From SABR member Wendy Thurm at FanGraphs on October 20, 2011:
One of narratives leading up to Game 1 of the World Series emphasized the Cardinals’ and the Rangers’ heavy use of their bullpens in the Division and League Championship Series. We were told to expect pitching changes early and often, especially from Cardinals manager Tony LaRussa, who has a reputation for micromanaging his pitching staff to get just the right match-up.
In the NLCS, Cardinals starting pitchers were on the mound for only 24.1 innings to the bullpen’s 21.2 innings, a ratio of 53% to 47% over the six games played. LaRussa made an average of 4.67 pitching changes per game.
Despite LaRussa’s reputation, his bullpen management in the NLCS is the exception, not the rule, of his reign as the Cardinals skipper.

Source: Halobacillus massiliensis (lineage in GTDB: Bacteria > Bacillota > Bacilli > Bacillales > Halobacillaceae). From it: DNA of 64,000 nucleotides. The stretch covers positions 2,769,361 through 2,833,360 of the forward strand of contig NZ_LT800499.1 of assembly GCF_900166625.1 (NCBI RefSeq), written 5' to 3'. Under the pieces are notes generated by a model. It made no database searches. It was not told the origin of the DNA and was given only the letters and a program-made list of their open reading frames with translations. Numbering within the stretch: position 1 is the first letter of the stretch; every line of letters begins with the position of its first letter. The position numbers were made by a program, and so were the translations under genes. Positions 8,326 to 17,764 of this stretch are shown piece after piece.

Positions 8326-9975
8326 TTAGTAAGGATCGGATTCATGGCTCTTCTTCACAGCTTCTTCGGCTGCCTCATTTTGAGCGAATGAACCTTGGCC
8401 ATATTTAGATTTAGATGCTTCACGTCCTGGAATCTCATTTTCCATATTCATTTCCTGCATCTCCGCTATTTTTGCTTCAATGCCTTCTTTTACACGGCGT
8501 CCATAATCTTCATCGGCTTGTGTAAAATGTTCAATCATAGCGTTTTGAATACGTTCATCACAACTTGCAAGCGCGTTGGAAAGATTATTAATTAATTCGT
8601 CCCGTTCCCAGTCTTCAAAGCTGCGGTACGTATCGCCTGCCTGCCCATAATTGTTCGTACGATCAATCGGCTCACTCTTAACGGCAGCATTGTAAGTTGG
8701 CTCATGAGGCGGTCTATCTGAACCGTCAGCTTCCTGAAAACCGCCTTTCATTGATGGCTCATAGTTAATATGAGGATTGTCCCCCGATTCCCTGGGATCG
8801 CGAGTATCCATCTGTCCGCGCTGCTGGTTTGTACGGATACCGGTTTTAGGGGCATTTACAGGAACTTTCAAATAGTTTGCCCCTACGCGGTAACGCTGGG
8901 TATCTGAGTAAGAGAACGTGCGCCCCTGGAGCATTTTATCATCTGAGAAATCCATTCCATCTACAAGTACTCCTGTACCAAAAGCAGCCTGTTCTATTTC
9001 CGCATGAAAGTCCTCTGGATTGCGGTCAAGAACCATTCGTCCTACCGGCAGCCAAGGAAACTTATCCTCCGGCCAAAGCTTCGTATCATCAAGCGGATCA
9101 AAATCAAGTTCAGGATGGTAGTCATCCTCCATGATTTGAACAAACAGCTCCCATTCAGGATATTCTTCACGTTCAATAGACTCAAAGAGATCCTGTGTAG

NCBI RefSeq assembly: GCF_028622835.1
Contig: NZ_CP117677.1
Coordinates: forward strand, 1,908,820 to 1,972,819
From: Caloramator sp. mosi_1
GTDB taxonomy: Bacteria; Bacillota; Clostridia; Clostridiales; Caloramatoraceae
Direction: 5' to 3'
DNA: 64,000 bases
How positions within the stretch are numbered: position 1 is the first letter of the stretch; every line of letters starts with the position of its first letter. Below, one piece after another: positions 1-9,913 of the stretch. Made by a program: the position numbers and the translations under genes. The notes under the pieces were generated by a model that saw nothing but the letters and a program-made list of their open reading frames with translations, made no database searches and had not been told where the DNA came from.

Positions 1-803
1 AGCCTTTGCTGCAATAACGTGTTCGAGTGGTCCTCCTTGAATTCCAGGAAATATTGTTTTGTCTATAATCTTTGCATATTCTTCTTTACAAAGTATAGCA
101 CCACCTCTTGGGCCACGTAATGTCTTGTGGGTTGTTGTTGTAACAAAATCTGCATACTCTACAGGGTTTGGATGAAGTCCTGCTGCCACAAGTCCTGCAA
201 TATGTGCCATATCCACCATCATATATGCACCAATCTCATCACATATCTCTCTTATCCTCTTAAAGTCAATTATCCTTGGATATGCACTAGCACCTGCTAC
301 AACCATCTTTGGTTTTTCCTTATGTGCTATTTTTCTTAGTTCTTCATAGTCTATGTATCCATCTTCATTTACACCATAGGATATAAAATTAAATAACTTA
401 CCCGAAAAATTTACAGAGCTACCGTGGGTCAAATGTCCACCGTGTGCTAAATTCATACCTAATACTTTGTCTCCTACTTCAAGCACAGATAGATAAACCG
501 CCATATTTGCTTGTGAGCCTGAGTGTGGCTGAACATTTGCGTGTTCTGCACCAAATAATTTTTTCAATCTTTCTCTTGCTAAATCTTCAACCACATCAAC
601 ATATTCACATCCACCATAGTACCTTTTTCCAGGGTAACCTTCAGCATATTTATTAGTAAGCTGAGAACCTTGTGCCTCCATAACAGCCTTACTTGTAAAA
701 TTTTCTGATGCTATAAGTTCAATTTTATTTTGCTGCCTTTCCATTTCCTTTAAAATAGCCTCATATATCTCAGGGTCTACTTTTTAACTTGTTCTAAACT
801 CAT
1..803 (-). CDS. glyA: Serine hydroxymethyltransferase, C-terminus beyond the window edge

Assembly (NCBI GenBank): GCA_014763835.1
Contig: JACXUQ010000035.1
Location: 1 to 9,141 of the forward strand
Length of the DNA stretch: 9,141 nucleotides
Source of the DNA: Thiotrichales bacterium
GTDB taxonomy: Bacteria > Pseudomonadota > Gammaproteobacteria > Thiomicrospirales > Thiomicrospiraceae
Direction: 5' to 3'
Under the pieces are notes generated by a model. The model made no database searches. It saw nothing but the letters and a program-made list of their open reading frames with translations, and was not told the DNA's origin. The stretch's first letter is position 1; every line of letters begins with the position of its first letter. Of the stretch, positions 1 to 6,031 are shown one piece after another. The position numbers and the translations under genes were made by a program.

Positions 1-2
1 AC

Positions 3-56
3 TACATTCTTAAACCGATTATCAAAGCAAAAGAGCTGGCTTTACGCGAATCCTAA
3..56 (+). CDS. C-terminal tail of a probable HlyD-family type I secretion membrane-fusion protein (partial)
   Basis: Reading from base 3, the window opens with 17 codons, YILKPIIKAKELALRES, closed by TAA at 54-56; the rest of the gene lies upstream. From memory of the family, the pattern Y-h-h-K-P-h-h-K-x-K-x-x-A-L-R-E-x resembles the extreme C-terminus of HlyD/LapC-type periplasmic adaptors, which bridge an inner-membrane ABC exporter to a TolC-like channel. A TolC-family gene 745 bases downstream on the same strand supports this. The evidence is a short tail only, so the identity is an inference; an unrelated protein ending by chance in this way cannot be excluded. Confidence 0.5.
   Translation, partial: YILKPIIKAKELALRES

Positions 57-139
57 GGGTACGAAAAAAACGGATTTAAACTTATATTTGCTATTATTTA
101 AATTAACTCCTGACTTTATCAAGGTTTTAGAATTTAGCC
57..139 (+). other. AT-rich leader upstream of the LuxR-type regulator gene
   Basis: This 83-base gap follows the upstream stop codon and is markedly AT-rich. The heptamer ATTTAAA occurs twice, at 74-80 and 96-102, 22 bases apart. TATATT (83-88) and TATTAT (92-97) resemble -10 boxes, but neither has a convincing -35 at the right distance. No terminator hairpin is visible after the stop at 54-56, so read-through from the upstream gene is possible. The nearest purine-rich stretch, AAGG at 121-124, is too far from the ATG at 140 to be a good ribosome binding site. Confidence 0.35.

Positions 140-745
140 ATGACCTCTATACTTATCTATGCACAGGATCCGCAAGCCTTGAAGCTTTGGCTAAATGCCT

Let me explain.
LaRussa’s first year as Cardinals manager was 1996. In 12 of his 16 seasons in St. Louis, LaRussa’s bullpen pitched fewer innings than average for all National League teams. Only in 1998, 1999, 2002 and 2007 did the Cardinals relievers throw more innings than the National League team average.
Read the full article here: http://www.fangraphs.com/blogs/index.php/the-untold-story-of-larussas-bullpen-management/
Originally published: October 20, 2011. Last Updated: October 20, 2011.